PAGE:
Source | talentculture.com | Jeff Mazur
Artificial intelligence has been infiltrating the business world for the past several years and has also played a major role in HR automation. Today, companies across all industries are using AI to automate a variety of job tasks and replace human capital. And by the mid-2030s, PwC estimates, 30% of all jobs will be automated.
The COVID-19 pandemic only promises to accelerate this trend. Now more than ever, business units are looking to boost their efficiency and save money through automation ‒ and HR is no exception. Automation has the potential to help HR teams recruit, hire, and train employees — and many organizations already use AI-driven software to carry out these tasks.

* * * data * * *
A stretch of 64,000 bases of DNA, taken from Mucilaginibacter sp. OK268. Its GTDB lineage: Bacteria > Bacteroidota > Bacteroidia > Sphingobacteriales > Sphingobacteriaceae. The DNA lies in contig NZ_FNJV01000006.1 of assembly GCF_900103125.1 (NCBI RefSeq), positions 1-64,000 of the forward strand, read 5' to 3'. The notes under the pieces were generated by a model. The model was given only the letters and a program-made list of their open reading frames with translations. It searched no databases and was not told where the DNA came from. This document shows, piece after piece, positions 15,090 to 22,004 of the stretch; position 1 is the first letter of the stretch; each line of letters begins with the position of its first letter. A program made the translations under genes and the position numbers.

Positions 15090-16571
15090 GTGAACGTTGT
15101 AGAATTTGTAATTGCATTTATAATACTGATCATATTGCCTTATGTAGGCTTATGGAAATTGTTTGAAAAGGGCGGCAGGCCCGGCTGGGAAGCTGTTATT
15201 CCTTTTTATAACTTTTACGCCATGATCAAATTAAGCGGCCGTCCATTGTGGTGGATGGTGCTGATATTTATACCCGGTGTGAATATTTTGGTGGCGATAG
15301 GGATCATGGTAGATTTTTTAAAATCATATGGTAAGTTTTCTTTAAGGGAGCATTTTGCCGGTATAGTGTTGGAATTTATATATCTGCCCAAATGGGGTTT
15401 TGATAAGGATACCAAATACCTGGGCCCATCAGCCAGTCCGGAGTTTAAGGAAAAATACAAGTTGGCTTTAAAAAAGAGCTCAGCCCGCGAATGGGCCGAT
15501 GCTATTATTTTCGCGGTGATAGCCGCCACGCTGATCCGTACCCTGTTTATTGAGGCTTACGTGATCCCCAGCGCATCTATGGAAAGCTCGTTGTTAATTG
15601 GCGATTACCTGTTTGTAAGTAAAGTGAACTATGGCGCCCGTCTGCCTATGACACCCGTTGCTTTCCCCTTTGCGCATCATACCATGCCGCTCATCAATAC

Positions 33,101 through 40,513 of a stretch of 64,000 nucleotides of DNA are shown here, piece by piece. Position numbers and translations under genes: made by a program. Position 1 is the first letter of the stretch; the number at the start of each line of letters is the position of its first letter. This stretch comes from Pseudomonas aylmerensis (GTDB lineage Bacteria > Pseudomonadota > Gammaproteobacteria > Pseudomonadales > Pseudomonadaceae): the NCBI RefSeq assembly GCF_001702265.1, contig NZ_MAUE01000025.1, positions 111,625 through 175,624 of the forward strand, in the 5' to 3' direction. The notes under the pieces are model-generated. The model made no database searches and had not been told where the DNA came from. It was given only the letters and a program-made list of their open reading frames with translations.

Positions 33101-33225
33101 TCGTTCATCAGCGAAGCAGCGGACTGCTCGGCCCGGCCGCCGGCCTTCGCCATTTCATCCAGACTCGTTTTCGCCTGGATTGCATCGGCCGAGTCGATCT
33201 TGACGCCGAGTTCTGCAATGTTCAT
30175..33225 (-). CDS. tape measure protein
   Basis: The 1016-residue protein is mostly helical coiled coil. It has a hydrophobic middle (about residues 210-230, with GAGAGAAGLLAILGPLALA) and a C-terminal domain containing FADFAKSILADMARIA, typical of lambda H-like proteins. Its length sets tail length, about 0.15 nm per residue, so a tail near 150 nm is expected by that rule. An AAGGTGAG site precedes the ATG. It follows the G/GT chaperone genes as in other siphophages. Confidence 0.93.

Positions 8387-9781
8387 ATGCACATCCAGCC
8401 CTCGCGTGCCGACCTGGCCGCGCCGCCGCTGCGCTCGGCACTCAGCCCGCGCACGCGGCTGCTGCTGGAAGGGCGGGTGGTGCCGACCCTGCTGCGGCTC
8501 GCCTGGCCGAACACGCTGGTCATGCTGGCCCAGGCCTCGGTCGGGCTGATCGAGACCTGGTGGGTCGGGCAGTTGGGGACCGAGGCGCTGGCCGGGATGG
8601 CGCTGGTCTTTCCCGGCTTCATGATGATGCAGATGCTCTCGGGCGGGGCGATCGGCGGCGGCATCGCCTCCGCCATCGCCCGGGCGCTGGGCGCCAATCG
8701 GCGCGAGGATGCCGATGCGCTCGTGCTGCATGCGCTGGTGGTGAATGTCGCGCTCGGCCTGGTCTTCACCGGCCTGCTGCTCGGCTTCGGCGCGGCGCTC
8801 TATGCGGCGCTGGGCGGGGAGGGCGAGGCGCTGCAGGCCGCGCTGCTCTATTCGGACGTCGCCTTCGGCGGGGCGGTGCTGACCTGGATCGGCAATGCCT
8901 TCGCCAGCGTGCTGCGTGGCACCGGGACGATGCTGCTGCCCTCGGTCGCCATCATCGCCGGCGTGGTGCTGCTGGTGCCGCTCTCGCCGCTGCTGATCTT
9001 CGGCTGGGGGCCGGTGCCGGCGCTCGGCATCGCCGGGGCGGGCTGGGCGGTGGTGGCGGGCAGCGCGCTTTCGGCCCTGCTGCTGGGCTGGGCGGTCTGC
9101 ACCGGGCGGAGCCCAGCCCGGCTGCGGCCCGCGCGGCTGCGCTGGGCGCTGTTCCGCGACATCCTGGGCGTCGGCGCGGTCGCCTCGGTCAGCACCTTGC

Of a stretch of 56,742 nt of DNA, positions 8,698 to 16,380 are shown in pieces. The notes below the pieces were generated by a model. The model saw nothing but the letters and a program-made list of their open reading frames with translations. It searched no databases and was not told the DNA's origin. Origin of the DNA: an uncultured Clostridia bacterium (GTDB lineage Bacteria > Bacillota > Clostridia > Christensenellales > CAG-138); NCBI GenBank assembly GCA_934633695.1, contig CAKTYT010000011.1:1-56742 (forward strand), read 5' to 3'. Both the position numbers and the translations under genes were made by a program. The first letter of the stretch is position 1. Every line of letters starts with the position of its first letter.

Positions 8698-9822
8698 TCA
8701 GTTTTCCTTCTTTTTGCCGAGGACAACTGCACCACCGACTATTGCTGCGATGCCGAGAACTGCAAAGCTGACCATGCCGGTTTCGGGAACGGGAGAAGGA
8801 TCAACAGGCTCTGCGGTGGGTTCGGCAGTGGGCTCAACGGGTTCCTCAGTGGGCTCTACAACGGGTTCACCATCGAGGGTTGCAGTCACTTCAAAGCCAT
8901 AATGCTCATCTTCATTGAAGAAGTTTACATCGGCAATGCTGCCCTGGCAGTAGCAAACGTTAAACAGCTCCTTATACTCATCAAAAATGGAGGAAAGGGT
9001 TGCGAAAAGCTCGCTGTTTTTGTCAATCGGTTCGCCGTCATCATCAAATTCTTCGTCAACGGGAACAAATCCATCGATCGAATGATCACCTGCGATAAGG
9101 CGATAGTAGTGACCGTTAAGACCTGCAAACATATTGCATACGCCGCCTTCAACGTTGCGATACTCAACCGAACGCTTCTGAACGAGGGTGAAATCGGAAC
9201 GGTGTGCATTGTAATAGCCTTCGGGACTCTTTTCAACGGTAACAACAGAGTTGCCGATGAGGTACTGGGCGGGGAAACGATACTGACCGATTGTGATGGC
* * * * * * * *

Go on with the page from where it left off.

At first glance, it might make sense to hand some of these repetitive responsibilities to computers instead of humans. But as the executive director of an organization that teaches tech skills and works with companies on talent solutions, I believe these HR functions should remain largely human-driven.
HR automation can — and often does — go awry. Amazon’s HR team experienced this back in 2018, when it was using an algorithm to automatically review résumés. Unbeknownst to them, their AI was penalizing job applicants whose résumés included the word “women.” This bias went on for a solid year before the company noticed, causing the elimination of countless qualified candidates.
This cautionary tale illustrates why HR teams should be wary when implementing automation into their workflows. After all, AI might look like an enticing, cost-effective tool for screening candidates and building teams. But it can also cause your company to waste time and resources.